Recreationists on the Poudre River Trail, anglers and people looking for a nature break in the city enjoy Kingfisher Point Natural Area. You might see birds such as great horned owls (they occasionally nest here), kingfishers, wood ducks, pelicans and western tanagers. On a warm evening, you might hear chorus frogs.
Some portions of Kingfisher Point do not look like you might expect a natural area to look. That is because sugar beet waste was dumped on the land for many years. The resulting lime, while not a hazardous material, is more hospitable to the invasive weed, kochia, than to native plants. Part of Kingfisher Point was once a farm. Restoration is in progress- watch how this site changes over the years, gradually returning to its natural state. Part of Kingfisher Point Natural Area was acquired with the help of a Great Outdoors Colorado grant.
Ponds near the parking lot (west side of Timberline Road) are enjoyed by anglers and occasionally by boaters (non-motorized). More fishing details are listed here.
Restoration is Underway!
Restoration projects are one example of how residents and the Natural Areas Department conserve and care for natural areas now and for future generations. The restoration project at Kingfisher Point will connect a stretch of the Cache la Poudre River to its floodplain and improve habitat. At Gadwall Pond, wetlands are being created and habitat will be enhanced.
Visitors to the Poudre Trail might see heavy equipment and construction, but no trail closures are necessary.
The Cache la Poudre River ecosystem relies on high water in the spring, so by lowering steep river banks, the flows can nourish the surrounding corridor and bring in native cottonwood seeds. With the natural process restored, about eight acres of new native cottonwood forest are expected to be established. Additionally, non-native trees will be removed and replaced with natives providing habitat for wildlife. Work in the river channel aims to improve fish and aquatic insect habitat.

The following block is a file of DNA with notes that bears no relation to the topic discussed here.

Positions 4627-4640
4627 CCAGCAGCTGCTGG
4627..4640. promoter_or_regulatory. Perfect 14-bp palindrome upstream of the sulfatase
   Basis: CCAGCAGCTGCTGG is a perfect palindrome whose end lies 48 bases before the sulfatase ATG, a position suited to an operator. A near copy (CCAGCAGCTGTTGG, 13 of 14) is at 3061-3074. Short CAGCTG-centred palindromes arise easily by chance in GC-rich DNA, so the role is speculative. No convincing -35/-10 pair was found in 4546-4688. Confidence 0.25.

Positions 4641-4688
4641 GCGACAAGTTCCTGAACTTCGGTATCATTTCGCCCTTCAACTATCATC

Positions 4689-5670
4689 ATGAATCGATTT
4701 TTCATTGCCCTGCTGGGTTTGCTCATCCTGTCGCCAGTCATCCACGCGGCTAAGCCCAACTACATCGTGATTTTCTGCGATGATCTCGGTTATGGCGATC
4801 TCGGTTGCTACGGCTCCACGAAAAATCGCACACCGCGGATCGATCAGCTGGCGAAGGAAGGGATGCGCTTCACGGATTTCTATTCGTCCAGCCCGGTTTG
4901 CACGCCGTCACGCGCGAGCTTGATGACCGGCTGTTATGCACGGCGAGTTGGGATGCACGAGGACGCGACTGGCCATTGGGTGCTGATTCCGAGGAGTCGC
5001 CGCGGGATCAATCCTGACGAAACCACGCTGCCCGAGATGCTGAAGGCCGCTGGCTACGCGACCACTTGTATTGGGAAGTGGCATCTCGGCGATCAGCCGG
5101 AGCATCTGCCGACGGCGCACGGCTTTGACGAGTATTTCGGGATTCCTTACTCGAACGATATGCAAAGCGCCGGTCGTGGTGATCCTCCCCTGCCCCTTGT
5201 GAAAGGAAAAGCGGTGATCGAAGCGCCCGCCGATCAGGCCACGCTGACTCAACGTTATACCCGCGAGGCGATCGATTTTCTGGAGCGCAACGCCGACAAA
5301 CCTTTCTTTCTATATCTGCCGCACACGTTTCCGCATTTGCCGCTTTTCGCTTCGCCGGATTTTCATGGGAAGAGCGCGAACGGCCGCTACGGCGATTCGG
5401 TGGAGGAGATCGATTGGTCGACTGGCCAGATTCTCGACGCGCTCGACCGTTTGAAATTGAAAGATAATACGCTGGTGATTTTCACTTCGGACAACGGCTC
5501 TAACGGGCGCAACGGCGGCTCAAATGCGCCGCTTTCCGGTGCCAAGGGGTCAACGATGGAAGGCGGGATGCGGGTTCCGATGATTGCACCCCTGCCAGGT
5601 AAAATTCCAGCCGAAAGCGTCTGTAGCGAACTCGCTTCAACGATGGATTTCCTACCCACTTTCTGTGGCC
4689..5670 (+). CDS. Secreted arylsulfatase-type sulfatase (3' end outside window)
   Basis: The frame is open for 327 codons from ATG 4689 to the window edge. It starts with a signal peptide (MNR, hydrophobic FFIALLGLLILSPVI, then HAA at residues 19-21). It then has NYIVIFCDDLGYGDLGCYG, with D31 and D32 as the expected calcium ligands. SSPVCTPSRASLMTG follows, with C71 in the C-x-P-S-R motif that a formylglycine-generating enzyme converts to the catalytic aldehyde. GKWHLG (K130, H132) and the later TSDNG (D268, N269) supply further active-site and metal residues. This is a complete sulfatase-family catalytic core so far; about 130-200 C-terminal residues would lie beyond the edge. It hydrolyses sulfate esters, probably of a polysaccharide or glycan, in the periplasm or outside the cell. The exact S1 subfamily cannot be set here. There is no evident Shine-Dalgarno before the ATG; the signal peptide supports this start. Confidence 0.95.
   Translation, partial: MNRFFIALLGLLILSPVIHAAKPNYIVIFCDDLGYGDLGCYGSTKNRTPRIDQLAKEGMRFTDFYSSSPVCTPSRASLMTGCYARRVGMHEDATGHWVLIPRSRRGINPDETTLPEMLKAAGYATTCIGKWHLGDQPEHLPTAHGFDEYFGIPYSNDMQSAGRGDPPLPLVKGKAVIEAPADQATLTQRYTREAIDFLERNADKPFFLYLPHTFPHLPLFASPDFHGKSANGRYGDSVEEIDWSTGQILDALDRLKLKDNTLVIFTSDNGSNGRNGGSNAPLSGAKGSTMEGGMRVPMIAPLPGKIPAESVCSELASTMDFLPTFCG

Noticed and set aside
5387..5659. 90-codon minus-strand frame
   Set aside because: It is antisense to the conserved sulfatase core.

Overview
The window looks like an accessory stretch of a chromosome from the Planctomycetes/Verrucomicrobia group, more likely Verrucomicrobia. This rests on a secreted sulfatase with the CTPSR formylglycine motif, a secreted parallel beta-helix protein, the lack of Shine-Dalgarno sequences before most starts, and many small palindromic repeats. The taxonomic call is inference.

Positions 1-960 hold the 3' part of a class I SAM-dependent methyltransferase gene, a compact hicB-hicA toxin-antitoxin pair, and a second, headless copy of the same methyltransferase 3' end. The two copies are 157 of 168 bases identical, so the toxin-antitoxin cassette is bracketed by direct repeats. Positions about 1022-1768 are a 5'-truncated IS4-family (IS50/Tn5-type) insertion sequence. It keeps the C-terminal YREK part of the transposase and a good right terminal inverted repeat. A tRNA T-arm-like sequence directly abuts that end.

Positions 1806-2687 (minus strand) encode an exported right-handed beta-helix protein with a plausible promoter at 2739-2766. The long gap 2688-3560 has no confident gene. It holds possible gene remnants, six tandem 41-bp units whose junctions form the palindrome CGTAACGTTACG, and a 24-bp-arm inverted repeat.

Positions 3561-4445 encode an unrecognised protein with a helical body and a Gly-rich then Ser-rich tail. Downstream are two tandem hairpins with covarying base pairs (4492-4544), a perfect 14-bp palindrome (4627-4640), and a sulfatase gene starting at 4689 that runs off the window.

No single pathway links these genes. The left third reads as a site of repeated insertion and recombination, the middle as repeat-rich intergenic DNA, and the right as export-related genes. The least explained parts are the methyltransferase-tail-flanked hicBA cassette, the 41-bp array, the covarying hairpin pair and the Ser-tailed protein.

Volunteers were important to the Kingfisher Point Restoration Project because they collected the seed that produced the wetland plants used to revegetate Gadwall Pond’s shores. About 20 volunteers planted native fruit-bearing shrubs on September 22 in celebration of National Public Lands Day.
The restoration of Gadwall Pond has been underway since August, and work will soon move to the river. Design plans and permitting have been in development for almost two years and were reviewed by peer agencies. Earth moving is expected be completed by early 2019 with additional plantings scheduled for installation in spring 2019.
Approximately 0.8 miles of the paved Poudre Trail (wheelchair accessible), 0.2 miles soft surface trail from parking lot on Timberline. Note that there is no trailhead parking at 1745 Hoffman Mill Road. A short spur trail goes from the Poudre Trail south to the Natural Areas Department's headquarters and maintenance facility (called Nix Farm). Check out the native plant demonstration garden that surrounds the office (Monday- Friday, 8 a.m.- 5 p.m.). Native Plant Garden Brochure.
5:00 a.m. 11:00 p.m.
Parking lot on Timberline, between Prospect and Mulberry (approximate address is 745 South Timberline Road) or from Poudre Trail between Lemay and Timberline.
Activities and Events
- Free educational activities and events in June-October are listed in the Tracks & Trails booklet guide.
- Last minute activity additions, trail recommendations and events offered between November-May are in our free monthly electronic newsletter- sign up on this page.
- Free educational programs at Kingfisher Point Natural Area are available for groups by request, call the Master Naturalist Program at 970-224-6118 or email YWNobGVibmlrQGZjZ292LmNvbQ== .
- Know before you go safety and recreation information.
- Kingfisher Point is adopted by Kittle Real Estate, thank you! By picking up litter, volunteer adopters enhance habitat for wildlife and native plants while increasing fellow visitors' enjoyment.
- The flume and bridge at Kingfisher Point is on the National Historic Register, read the press release here.
- Video about the Great Western Sugar Beet Effluent Flume
- Poudre River Natural Areas Management Plan